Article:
A young pig at J&D Farms, where the animals—raised for meat—roam in wooded lots and grassy paddocks, eating wild apples and foraging for tubers, Eaton, New York, June 2015

Brent Herrig Photography

A young pig at J&D Farms, where the animals—raised for meat—roam in wooded lots and grassy paddocks, eating wild apples and foraging for tubers, Eaton, New York, June 2015

When my article “Animal Liberation” appeared in these pages forty-three years ago, many people told me that we will not stop exploiting animals until we get rid of capitalism.1 Wayne Pacelle, president and CEO of the country’s largest animal protection organization, the Humane Society of the United States (HSUS), takes the opposite view. In The Humane Economy he describes how “capitalism at its best” is a force against animal suffering, “applying human creativity to answer the demands of a morally informed market.”

Is he right? On the side of those who see capitalism as the problem, it has to be granted that in the United States the pressures of unrestrained competition drove traditional small farmers out of business. Those who knew their animals as individuals and didn’t want to move them indoors and confine them in crates or cages found they could no longer make a living from farming. For every egg producer there is today, forty years ago there were twenty. Over the same period the numbers of pig and dairy farmers have declined by 91 and 88 percent, respectively. Meanwhile the farms—or as the industry now calls them, “concentrated animal feeding operations”—have grown so much that the number of animals produced has soared from about 1.5 billion animals in 1960 to 9 billion today.

All the same, capitalism is not to blame. These changes have occurred because consumers buy factory-farmed animal products, either despite knowing what factory farming is like for the animals they eat, or without even asking what it is like. Speciesism, which leaves so many of us indifferent to the interests of animals, predates capitalism. It survives revolutions that lead to alternative economic systems, whether they be the state communism of the former Soviet Union or the more idealistic socialism of the Israeli kibbutzim.2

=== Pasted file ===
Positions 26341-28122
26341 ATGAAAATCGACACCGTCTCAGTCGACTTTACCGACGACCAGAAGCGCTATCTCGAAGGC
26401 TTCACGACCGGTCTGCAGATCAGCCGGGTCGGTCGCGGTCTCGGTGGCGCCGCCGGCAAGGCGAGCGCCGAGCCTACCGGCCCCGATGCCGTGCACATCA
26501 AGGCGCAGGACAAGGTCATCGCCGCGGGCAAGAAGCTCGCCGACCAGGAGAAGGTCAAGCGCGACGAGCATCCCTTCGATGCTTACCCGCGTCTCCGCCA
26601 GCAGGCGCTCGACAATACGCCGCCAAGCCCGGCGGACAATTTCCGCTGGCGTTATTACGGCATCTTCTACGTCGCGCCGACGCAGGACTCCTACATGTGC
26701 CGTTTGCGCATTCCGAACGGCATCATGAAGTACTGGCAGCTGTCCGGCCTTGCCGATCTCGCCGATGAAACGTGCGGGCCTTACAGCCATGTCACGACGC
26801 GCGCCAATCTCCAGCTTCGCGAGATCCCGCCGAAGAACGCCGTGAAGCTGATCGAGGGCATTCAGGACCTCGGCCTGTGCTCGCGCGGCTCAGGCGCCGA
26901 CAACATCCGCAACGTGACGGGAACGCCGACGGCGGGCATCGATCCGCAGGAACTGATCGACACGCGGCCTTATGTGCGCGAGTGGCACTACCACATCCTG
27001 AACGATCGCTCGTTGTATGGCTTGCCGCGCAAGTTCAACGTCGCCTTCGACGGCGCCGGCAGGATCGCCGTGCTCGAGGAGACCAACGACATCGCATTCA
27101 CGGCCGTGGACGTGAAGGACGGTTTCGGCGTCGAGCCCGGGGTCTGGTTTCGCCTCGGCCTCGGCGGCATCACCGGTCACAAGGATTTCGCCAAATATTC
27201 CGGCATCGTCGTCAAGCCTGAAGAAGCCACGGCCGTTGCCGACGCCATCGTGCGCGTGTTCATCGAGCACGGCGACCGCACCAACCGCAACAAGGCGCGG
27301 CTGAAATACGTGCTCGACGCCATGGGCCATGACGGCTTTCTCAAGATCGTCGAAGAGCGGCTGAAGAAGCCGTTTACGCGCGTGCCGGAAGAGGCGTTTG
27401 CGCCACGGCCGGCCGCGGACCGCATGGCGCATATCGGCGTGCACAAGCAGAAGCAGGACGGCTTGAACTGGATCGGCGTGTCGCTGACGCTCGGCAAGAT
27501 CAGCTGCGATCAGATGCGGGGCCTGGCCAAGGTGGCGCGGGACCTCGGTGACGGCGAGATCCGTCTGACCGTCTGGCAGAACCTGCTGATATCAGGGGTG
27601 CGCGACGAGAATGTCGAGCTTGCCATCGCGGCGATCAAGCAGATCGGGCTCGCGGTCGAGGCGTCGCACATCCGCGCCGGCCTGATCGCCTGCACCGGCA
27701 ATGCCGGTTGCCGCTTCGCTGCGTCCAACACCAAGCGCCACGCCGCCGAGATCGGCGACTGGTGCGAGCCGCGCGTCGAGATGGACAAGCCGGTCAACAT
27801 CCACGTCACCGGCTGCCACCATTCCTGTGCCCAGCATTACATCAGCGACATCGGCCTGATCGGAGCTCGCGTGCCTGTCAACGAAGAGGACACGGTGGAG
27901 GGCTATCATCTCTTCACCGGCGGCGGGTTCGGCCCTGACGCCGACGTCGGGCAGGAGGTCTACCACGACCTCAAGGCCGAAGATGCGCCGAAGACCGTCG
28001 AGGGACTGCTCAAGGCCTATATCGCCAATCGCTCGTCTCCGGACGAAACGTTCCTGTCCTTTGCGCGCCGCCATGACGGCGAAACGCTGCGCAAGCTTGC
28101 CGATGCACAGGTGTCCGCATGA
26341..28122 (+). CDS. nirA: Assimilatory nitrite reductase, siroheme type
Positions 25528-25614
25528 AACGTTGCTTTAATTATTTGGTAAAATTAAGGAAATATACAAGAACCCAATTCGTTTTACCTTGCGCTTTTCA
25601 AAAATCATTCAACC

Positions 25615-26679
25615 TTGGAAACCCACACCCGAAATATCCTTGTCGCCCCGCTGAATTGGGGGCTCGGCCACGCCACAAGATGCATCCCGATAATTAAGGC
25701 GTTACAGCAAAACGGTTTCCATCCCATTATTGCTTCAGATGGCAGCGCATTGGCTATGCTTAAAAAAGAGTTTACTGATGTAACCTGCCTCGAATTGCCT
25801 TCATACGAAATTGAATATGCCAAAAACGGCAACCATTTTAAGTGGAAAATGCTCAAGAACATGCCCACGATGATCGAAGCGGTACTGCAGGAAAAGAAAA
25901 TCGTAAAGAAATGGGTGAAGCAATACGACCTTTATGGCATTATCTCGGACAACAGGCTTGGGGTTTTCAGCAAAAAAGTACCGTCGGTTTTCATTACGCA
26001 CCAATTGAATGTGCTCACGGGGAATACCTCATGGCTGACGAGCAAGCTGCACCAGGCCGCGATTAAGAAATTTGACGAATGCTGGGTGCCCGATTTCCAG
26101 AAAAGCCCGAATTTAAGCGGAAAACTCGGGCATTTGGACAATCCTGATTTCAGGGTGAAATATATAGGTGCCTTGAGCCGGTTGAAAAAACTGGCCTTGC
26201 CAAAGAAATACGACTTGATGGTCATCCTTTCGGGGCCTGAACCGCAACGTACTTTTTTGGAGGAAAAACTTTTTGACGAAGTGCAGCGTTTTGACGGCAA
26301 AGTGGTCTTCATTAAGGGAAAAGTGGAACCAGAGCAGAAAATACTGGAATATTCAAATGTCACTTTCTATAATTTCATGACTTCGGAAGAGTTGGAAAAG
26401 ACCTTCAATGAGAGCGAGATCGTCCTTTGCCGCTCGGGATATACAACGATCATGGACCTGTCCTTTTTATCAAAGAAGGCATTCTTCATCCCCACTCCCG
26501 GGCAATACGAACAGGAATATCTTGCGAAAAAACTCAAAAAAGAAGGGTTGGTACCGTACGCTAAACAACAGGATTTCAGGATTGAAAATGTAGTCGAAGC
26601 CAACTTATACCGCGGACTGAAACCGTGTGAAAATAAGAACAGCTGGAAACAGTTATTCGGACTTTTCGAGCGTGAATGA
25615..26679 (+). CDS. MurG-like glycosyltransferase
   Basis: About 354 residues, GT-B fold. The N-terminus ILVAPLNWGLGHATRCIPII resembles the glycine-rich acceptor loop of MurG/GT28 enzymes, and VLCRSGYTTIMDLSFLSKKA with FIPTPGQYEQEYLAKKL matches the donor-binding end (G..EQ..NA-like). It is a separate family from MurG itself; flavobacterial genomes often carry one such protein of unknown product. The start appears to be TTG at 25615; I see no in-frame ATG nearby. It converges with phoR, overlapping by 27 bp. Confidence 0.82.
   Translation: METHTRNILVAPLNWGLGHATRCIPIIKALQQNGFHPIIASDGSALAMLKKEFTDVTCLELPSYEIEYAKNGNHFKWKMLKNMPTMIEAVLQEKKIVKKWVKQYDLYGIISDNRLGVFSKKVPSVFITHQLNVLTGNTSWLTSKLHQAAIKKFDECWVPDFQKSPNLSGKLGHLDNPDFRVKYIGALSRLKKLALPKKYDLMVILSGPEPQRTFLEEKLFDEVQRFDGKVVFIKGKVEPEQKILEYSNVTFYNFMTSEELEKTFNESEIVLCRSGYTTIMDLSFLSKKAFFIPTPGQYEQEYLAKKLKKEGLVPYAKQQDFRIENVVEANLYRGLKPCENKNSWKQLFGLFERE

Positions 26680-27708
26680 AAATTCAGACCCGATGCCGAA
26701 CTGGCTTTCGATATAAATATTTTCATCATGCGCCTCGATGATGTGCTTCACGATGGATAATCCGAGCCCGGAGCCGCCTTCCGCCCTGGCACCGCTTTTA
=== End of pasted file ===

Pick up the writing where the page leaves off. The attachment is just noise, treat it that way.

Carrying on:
In the United States, in contrast to the European Union, efforts to pass nationwide legislation to protect farmed animals have failed. Instead, advocates for animals have sought to educate consumers and then use the morally informed market to improve conditions for animals. The Humane Economy traces the economic impact of the public’s concern for animals across a wide range of animal abuses. As we would expect, the public is particularly concerned about dogs and cats, and Pacelle tells us how two pet store chains, PetSmart and Petco, have responded to this concern with a new economic model. Instead of selling dogs and cats, they now give animal rescue organizations space within their stores to offer animals in need of good homes. The stores lose revenue by not selling commercially bred animals and receive nothing from the adoptions, but more than make up for that from increased sales of pet supplies to their appreciative customers.

When Pacelle writes about the entertainment industry he contrasts the success of Cirque du Soleil, which does not use animals, with the decline of traditional circuses relying on “dancing elephants or snarling tigers.” The public is now too well informed to enjoy watching exotic animals perform tricks that they would never do if they had not been made to fear their trainers.

Opponents of research on animals have long encouraged the development and use of in vitro testing and computer simulations. These methods are now spreading, largely for economic reasons, enabling the elimination of extremely painful tests like the Draize eye irritation test, which involved placing substances ranging from cosmetics to caustic household cleaners into the eyes of immobilized, unanesthetized rabbits.